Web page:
Over 125,000 tonnes of gold have been gathered, mined, worked into beautiful shapes, and fought over since the dawn of human history. Every single atom of it may potentially be ‘dirty gold.’ Your wedding band may contain atoms from the Golden Calf, or some other, perhaps less infamous, graven image. Your local jeweler, with his tasteful and well-lit displays, is likely offering you, unknowingly, traces of gold dug by enslaved captives of the ancient Greek or Roman Empires, gold from looted tombs in ancient Egypt, or gold ‘liberated’ from any number of rightful owners via the threat of violence, or cold-blooded murder itself.

Gold has been the ultimate recycled metal throughout human history, forever changing form as it changes hands. That universality has kept it flowing around the world. For instance, gold from the treasures of Peru, mined during the seventeenth century under conditions deadly to the South American natives, was sent back to Spain, melted, and spent prolifically throughout Europe for centuries – its atoms may reside today in British sovereigns, French or Swiss 20-franc coins, or even today’s brand-new Austrian Philharmonics gold bullion coins. Nor are US coins likely to be free of such taint. During the brief period of the California Gold Rush of 1849-1851, thousands of people starved, died of exposure, or were murdered outright during one of our nation’s most riotously lawless periods. The gold produced during this violent period of wealth creation resides today in old U.S. coins, in prized antique and heirloom jewelry, and in the vaults of Fort Knox.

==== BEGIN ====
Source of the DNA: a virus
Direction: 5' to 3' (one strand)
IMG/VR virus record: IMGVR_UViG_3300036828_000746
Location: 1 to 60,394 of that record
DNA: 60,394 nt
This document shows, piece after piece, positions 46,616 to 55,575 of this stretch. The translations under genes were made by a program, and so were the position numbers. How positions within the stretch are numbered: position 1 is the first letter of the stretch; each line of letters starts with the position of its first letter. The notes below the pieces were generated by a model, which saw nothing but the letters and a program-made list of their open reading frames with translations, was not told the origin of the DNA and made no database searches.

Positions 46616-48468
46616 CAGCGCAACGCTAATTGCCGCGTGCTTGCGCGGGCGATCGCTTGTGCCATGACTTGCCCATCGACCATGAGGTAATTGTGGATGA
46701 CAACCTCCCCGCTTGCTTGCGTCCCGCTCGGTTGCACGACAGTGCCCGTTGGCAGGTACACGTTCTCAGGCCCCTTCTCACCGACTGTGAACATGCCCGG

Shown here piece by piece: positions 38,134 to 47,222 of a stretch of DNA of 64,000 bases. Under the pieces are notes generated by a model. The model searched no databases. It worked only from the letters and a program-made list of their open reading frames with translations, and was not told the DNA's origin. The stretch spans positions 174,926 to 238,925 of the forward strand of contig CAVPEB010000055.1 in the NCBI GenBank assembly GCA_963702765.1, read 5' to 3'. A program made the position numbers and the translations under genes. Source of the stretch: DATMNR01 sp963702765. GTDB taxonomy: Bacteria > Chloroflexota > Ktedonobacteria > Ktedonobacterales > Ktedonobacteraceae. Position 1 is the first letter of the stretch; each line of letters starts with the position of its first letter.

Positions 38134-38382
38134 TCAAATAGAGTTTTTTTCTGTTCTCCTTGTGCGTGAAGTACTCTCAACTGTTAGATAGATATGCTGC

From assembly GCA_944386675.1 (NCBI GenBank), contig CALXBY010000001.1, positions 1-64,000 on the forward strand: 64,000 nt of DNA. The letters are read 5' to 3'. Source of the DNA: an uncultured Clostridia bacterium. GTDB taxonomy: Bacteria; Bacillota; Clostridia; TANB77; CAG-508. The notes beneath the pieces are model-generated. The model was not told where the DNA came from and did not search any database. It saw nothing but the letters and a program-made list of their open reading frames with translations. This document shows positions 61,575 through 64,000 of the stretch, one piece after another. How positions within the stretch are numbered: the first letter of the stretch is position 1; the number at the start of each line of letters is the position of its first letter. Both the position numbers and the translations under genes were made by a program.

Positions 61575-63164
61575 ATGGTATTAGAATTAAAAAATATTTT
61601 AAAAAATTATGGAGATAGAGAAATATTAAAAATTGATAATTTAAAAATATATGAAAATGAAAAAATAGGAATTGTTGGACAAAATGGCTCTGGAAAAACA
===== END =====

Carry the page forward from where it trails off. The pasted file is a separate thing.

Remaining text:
The story of gold has always paralleled that of our species, both in its nastiness and in its brilliance. This soft, brilliant, non-reactive metal has been sought and admired by humans since the beginning of recorded history. From the “Tears of the Sun” to the root of all evil, gold has paradoxically embodied purity and covetiveness, security and strife, the beauty of art and the horror of conquest.

Today we are being advised to avoid something called ‘dirty gold.’ Yet, each year some 2500 tonnes of gold are mined, providing a decent wage for hundreds of thousands of people. Which of those miners would the ‘dirty gold’ idealists want to put out of work, simply because they are in the wrong part of the world, or digging on the wrong mountain, or living under the wrong dictator?

In short, 'No dirty gold’ may prove to be an effective marketing campaign to make American consumers feel good about choosing one group of retail jewelers over another. But on a practical level, it naively ignores how fungible commodities price, trade, and travel the globe. It is unlikely that any effort to stigmatize this element by geographical location or political boundaries will have any effect on gold markets or mining practices. -Richard Smith